[streyt] – without a bend, angle or curve


In high school, I was into a girl from Brazil who said she could make me “feel like a real
woman.” We sent messages back and forth late at night.

 

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I was nervous. Everybody knows everybody, and they have the same Protestant upbringings.


I hung out with boys and tried to convince myself I liked sloppy make-out sessions and
mutilated foreplay, that I believed in their God and the second amendment.


I tried not to notice that I didn’t like kissing these boys, that they used the word “faggot.”


Right before I left town, I typed a message to Veronica from Brazil. I wrote down the b-word. She didn’t respond, but there was the word staring back at me.


***


[lang-gwij] – a body of words and the systems for their use common to a people


Lavender shampoo is in French. Fresh onions are in French. Train tickets are in French


Feminist groups are still fighting the good fight against l’Académie Française. They want la
docteure formally added to their vocabulary because le docteur doesn’t describe their profession.


Words are a breathing creature, and moving from one language to another is not a simple act of translation. Sometimes another language is a better communicator.


***
[kuhl-cher] – a particular form or stage of civilization


Sex shops line the streets in the Pigalle neighborhood of Paris, neon signs blinking.


The Queer Scene isn’t glitter and leather like those in New York City or London. Passersby are subdued.


Maybe they don’t feel the need to be “out.”


Maybe all cultures don’t reject femininity/queerness like they do in the States. Maybe queer people in Paris want to keep their scene to themselves.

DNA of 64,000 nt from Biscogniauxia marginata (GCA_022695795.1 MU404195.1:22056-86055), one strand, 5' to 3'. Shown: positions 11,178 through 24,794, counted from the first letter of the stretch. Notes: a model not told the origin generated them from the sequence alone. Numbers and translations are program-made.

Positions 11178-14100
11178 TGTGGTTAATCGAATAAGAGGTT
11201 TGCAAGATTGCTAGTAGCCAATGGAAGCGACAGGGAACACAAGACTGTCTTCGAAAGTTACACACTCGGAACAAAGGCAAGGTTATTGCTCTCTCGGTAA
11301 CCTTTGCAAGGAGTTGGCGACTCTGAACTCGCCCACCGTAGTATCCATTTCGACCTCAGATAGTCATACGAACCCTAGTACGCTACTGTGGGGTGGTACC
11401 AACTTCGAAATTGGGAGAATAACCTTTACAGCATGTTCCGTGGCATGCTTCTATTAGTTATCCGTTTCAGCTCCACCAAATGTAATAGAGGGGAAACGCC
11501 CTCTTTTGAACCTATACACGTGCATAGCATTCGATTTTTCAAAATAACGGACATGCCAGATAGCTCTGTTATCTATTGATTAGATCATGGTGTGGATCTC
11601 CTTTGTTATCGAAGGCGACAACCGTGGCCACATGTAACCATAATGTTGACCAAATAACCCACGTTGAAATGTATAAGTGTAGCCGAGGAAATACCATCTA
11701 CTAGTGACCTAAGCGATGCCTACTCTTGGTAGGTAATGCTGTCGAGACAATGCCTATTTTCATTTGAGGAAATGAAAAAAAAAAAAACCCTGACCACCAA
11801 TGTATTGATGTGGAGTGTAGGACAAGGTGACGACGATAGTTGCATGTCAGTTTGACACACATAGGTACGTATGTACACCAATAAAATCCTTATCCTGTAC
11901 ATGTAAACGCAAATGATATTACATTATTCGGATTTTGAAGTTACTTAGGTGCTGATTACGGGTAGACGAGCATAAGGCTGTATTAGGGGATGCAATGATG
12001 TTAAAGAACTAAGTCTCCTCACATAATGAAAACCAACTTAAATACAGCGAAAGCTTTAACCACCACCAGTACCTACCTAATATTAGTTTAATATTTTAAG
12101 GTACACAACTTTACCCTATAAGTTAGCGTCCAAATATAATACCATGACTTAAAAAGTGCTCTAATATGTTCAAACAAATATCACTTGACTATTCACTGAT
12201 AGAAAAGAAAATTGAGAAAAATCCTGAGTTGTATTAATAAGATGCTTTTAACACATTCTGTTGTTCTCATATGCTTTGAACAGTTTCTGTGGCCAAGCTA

A lady waves frantically at me from across the street, “No Pictures.”


***


[jen-der] – a category system of human beings


I sit in a room with paisley walls at night, and the corners are illuminated by a pink lamp. The room leads out onto a balcony and a damp courtyard. Leaves are rotting in February.


I’m reading articles about gender roles & fluid sexuality online. The problem with definitions is that they’re arbitrary. The advantage of language is that it’s malleable and without master.


We share a cup of wine at a café in Toulouse, en terrasse, and he asks me what bands I’m into.


He’s not prepared to hear me say the music industry only wants girls to write about what guys have done to them. We can’t write songs about other girls. We can’t write songs about us.


***


[rayht] – to express or communicate on the surface of some material


In the French film “Tomboy” Mickaël is forced to wear a dress to visit a friend in the apartment downstairs when he’d rather wear shorts.

 

Adèle falls unexplainably in love with blue-haired girl Emma in “Blue is the Warmest Color.”


France ratified marriage equality two years before the US.


French voices helped me find my own language before English ones.


I’m twenty when I move to Chicago, and I am starting the first lines of a poem, a song, a story in a familiar language, an intimate language, an ancient one.